Former NY Governor Patterson promotes healthcare law at NABJ event held at AP

Former NY Govenor David Patterson addresses NABJ event.

Former New York Governor David Patterson addresses NABJ event.

By Carmen Glover

Former New York State Governor David Patterson drew cheers when he addressed attendees on the first day of a two-day event hosted by the National Association of Black Journalists (NABJ) at the Associated Press on Friday, September 27. The former governor made a surprise appearance at the Media Institute for Media Professionals and Entrepreneurs event but he did not attend the Region I Conference, which was held on Saturday.

(Left to right) James McGriff, CEO of Peniel Solutions, Pamela Gentry, Director of Strategic Campaign Management Group, Centers for Medicare and Medicaid Services, Mark Thompson, Host of the Mark Thompson Show discuss the media's role in explaining the health care law.

(Left to right) James McGriff, CEO of Peniel Solutions, Pamela Gentry, director of Strategic Campaign Management Group, Centers for Medicare and Medicaid Services and Mark Thompson, host of the Mark Thompson Show discuss the media’s role in explaining the health care law.

Joining the conversation about the Affordable Health Care Act, also called Obamacare, Patterson reminded the attendees that comprehensive healthcare efforts began with former New York State Senator and Secretary of State Hillary Clinton before drawing parallels to traces of racism in the healthcare battle. “Racism should never be coalesced with any intelligence,” he said. “The president got re-elected and this is the most wide-sweeping plan for healthcare. They should go right ahead and shut the government down on Tuesday because that’s what they did under former President Clinton and they then lost consecutive presidential elections.”

NABJ Founder Paul Brock speaks at the event.

NABJ Founder Paul Brock speaks at the event and the attendees show their appreciation.

White House Director of African American Media Kevin Lewis moderated a panel about the healthcare law on Friday. The panelists included Dr Kemi Alli, chief medical officer of the Henry J. Austin Health Center, Director of External Affairs in the U.S Department of Health and Human Services Anton J. Gunn and Janaye Ingram, national executive director of the National Action Network (NAN). During Saturday’s event, Mark Thompson, host of his self-named show, moderated a similar panel. The Saturday panel featured Director of the Strategic Campaign Management Group, Centers for Medicare and Medicaid Services Pamela Gentry, Gordon Johnson, president/CEO of Neighbor to Family and James McGriff, CEO of Peniel Solutions.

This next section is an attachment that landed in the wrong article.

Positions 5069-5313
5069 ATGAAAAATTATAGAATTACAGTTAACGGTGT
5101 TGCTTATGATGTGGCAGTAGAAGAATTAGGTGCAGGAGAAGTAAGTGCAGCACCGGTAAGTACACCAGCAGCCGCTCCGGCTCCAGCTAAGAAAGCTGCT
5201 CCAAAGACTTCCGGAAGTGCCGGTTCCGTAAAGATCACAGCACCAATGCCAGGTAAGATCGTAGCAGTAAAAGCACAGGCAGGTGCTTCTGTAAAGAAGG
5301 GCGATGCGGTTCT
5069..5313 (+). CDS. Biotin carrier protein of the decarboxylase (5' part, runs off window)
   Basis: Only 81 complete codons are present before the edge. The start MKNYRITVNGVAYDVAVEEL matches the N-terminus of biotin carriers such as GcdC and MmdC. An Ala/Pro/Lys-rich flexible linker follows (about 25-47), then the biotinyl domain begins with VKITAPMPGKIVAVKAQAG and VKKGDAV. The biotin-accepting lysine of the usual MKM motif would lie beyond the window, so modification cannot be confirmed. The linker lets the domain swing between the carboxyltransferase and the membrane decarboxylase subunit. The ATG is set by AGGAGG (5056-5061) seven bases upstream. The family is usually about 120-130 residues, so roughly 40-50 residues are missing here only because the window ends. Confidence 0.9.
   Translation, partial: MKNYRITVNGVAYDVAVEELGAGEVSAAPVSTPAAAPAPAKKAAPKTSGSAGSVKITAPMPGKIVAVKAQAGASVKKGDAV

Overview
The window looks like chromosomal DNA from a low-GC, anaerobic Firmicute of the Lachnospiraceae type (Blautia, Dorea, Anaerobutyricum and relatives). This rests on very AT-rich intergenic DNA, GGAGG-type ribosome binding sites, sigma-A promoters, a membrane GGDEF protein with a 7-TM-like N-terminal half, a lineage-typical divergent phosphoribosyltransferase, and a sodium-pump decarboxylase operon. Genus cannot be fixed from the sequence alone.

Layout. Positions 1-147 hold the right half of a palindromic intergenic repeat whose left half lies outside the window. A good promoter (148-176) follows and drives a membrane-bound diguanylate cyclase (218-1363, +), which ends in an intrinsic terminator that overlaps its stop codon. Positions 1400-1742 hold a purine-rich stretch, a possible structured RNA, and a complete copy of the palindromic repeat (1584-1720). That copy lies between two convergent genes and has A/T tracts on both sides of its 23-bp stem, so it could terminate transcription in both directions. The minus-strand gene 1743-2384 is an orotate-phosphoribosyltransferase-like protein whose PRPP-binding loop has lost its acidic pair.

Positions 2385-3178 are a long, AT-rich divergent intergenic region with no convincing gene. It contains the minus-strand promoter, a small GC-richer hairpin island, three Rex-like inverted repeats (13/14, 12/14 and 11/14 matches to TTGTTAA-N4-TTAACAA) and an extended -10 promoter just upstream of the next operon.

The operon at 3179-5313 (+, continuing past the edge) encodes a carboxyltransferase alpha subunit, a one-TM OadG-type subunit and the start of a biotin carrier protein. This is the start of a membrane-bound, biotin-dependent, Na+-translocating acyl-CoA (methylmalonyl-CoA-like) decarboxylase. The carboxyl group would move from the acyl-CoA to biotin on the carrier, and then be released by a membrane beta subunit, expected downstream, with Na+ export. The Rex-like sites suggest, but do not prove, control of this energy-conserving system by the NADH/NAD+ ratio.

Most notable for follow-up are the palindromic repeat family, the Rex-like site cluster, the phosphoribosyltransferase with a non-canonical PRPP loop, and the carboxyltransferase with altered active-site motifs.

NABJ Region 1 Director Sherlon Christian address the gathering.

NABJ Region I Director Sherlon Christie addresses the gathering.

Friday’s event was devoted to the Media Institute for Media Professionals and Entrepreneurs. NABJ’s Associate Representative Dawn Roberts kept the sessions running smoothly. The first seminar on Friday was led by Sandra Charet, president of Charet and Associates, who shared tips about executive recruiting. “Knowing somebody is always the best way to get a job because many jobs are not advertised,” she said. Dawn Kelly, vice president of global communications at Prudential, in moderating the panel entitled “The Power of Partnerships,” encouraged mentoring and relationships. Lou Capozzi, president of PRSA Foundation, was blunt in addressing the dearth of black public relations executives: “For people of color the bar is higher,” he said. Kisha Barton, president of the New York Chapter of the National Black Public Relations Society said partnerships “are a benefit.”

PR maven/mental health advocate Terrie Williams delivers keynote address.

PR maven and mental health advocate Terrie Williams delivers keynote address on Friday.

Anticipation built to a crescendo when public relations maven and mental health advocate Terrie Williams strode to the podium to deliver Friday’s keynote address. Revealing that she suffered a nervous breakdown several years ago, Williams expressed concern that African-Americans are reluctant to seek treatment for mental health issues. She talked about public figures who recently committed suicide and appealed to the attendees to seek therapy to prevent burnout. “Be kind to everyone you meet because you never know what that person’s journey is,” she said while cautioning all to “choose your friends and colleagues wisely because people’s spirits are transferable.” Williams was swarmed by guests at the conclusion of her remarks.